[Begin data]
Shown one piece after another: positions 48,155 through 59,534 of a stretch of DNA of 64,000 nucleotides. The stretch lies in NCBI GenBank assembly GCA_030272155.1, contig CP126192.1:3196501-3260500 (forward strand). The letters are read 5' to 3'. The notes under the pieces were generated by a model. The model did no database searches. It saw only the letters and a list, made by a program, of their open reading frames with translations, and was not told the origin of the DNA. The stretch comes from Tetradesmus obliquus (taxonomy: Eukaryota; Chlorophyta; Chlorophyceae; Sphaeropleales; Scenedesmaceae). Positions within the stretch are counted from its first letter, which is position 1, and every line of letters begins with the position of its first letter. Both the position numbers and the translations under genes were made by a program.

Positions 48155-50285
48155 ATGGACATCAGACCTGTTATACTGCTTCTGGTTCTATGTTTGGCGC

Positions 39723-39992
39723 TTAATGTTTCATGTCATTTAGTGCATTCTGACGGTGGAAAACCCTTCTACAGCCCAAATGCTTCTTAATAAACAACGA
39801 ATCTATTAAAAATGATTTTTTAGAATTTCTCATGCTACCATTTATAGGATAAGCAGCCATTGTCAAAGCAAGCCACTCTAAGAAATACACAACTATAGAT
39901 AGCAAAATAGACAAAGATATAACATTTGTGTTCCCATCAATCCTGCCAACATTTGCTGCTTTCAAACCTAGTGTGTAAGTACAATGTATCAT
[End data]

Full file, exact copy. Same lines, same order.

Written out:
Shown one piece after another: positions 48,155 through 59,534 of a stretch of DNA of 64,000 nucleotides. The stretch lies in NCBI GenBank assembly GCA_030272155.1, contig CP126192.1:3196501-3260500 (forward strand). The letters are read 5' to 3'. The notes under the pieces were generated by a model. The model did no database searches. It saw only the letters and a list, made by a program, of their open reading frames with translations, and was not told the origin of the DNA. The stretch comes from Tetradesmus obliquus (taxonomy: Eukaryota; Chlorophyta; Chlorophyceae; Sphaeropleales; Scenedesmaceae). Positions within the stretch are counted from its first letter, which is position 1, and every line of letters begins with the position of its first letter. Both the position numbers and the translations under genes were made by a program.

Positions 48155-50285
48155 ATGGACATCAGACCTGTTATACTGCTTCTGGTTCTATGTTTGGCGC

Positions 39723-39992
39723 TTAATGTTTCATGTCATTTAGTGCATTCTGACGGTGGAAAACCCTTCTACAGCCCAAATGCTTCTTAATAAACAACGA
39801 ATCTATTAAAAATGATTTTTTAGAATTTCTCATGCTACCATTTATAGGATAAGCAGCCATTGTCAAAGCAAGCCACTCTAAGAAATACACAACTATAGAT
39901 AGCAAAATAGACAAAGATATAACATTTGTGTTCCCATCAATCCTGCCAACATTTGCTGCTTTCAAACCTAGTGTGTAAGTACAATGTATCAT